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Colleen's CSA Corner Week 5

Posted 7/20/2020 3:11pm by Colleen Quiram.

This week’s box is full of produce that is in my kitchen regularly, and I am very excited about the beans! I thought as the items are a bit more common, I might write a bit more about storing your items at home.

I use the FridgeSmart system from Tupperware for all my produce. I have found that my items keep much longer in these containers, and I like them so much that I have 2 full sets! Rubbermaid I believe, has a similar system where you can adjust the humidity by produce item. Even here on the farm we use the same storage techniques on a larger scale. Certain items like to be colder, around 36°, such as apples, carrots, green beans, beets, kohlrabi, cabbage, and cauliflower. Others such as zucchini, eggplant, cucumbers, and peppers prefer it a bit warmer around 40°. The humidity in your refrigerator will affect produce as well, which is why I like the keeper systems where each container can have a different humidity level. Check your refrigerator temp as they can sometimes be around 45°, not nearly cold enough to keep items at their best.

Carrots – Our carrots will store best in the refrigerator, cold and in a little ice water. This will help them keep their crunch for a week or more. Do not clean carrots until you are ready to use them, cleaning them will make them deteriorate faster.

Sweet Corn – Stored best in the refrigerator but keep them damp! Once the husks start to dry, the corn kernels will also dehydrate and lose their sweetness as the sugars convert to starch. Keep them wrapped in a damp paper towel in the fridge, use within a few days.

Potatoes – New potatoes such as these will do best in the refrigerator as well. Keep them in the coldest part of your fridge in a plastic container. Do not keep them in a plastic bag.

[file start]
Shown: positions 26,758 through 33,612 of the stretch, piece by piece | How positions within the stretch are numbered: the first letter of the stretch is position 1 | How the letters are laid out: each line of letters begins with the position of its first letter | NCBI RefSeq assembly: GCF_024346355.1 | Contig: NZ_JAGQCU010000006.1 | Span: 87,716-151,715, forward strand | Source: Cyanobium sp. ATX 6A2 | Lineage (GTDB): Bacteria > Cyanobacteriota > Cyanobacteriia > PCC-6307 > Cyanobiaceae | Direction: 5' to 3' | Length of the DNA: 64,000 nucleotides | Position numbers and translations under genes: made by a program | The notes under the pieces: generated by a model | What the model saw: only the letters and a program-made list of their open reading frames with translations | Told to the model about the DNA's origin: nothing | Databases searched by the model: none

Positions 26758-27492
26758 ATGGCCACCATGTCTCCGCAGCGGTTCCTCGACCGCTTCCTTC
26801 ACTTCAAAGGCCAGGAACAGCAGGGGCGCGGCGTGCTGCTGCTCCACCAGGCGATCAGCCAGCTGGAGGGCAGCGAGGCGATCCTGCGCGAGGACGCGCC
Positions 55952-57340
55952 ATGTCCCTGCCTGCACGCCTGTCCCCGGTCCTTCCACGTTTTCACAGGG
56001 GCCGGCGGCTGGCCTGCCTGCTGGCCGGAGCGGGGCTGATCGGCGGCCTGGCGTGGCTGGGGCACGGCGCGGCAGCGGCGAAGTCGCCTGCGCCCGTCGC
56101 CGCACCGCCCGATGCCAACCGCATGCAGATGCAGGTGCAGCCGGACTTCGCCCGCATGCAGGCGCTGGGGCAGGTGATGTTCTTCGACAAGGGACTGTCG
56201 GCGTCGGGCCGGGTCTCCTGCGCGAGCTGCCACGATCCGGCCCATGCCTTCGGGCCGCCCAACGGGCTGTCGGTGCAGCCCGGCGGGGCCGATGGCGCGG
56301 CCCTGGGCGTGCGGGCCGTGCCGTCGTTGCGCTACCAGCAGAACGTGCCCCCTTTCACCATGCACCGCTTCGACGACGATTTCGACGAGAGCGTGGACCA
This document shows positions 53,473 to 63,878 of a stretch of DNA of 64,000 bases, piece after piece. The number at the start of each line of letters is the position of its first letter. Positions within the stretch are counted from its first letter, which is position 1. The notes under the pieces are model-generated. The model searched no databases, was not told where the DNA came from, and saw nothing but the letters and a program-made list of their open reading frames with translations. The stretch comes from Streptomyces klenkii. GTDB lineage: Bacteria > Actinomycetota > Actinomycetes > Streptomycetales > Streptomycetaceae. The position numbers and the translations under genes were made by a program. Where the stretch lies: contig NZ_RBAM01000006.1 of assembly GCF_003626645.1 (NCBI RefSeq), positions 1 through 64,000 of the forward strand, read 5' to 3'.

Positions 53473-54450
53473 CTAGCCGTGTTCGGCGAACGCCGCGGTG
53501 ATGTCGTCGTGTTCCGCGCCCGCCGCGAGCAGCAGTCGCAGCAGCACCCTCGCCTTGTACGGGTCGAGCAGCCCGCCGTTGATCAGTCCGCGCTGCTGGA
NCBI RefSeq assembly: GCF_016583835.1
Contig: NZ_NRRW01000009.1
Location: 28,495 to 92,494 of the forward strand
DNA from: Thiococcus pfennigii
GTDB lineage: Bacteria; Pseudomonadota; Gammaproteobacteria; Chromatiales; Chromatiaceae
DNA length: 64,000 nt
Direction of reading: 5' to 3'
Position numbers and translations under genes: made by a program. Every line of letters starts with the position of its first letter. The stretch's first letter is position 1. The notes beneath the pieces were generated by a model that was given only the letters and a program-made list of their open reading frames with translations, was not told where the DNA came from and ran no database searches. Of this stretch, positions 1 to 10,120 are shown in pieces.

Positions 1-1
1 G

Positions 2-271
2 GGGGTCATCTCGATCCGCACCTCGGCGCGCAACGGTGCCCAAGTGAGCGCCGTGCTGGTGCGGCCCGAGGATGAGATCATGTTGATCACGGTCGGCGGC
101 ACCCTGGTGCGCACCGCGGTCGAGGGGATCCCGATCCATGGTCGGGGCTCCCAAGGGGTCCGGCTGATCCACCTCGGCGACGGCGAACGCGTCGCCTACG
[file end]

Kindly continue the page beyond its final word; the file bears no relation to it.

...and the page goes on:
French Green Beans – These will keep well in a plastic bag, but only for a few days. Try to use them earlier in your week as they do not have a long shelf life.

Onion – as our onions have a higher sugar content, they do not ‘cure’ well for storage. Keep them in the fridge near your potatoes. They will last for a month or more un-cut. Once cut, they will dry out quickly. Use within a few days.

Cucumber – Cold and crisp! Place a damp paper towel in the bottom of a plastic container and keep in the fridge. Do not wash until you are ready to use.

Tomatillos – These can be stored on your counter in the husk until ready to use. They will keep for a week or so as the husks start to dry. Make sure to take them out of the plastic bag. Jalapeno – Fridge is best, but not too cold.

Broccoli – Best used within a few days, but you can keep it in a plastic bag in the coldest part of your fridge if needed. Don’t forget to use the stems! Cut off the woodiest part of the broccoli stem, reserving the top portion. Peel the thick outside layer off and cut into disks.

Tomatoes – these should never be kept below 50°, it affects the flavor of the tomatoes and will cause them to deteriorate faster. Leave them on your counter, top side down, until ready to use.

Here is a sneak peek of other items we hope to feature in your shares in the coming weeks. As you all are aware, crops can fail, we sometimes just don’t have enough for everyone, and weather happens! Start gathering your favorite recipes for some of these items we hope to send you soon.

Green Peppers

Sweet Italian Peppers

San Marzano Roma tomatoes (paste tomatoes)

Heirloom tomatoes

Mini Italian Peppers




and Apples in late August!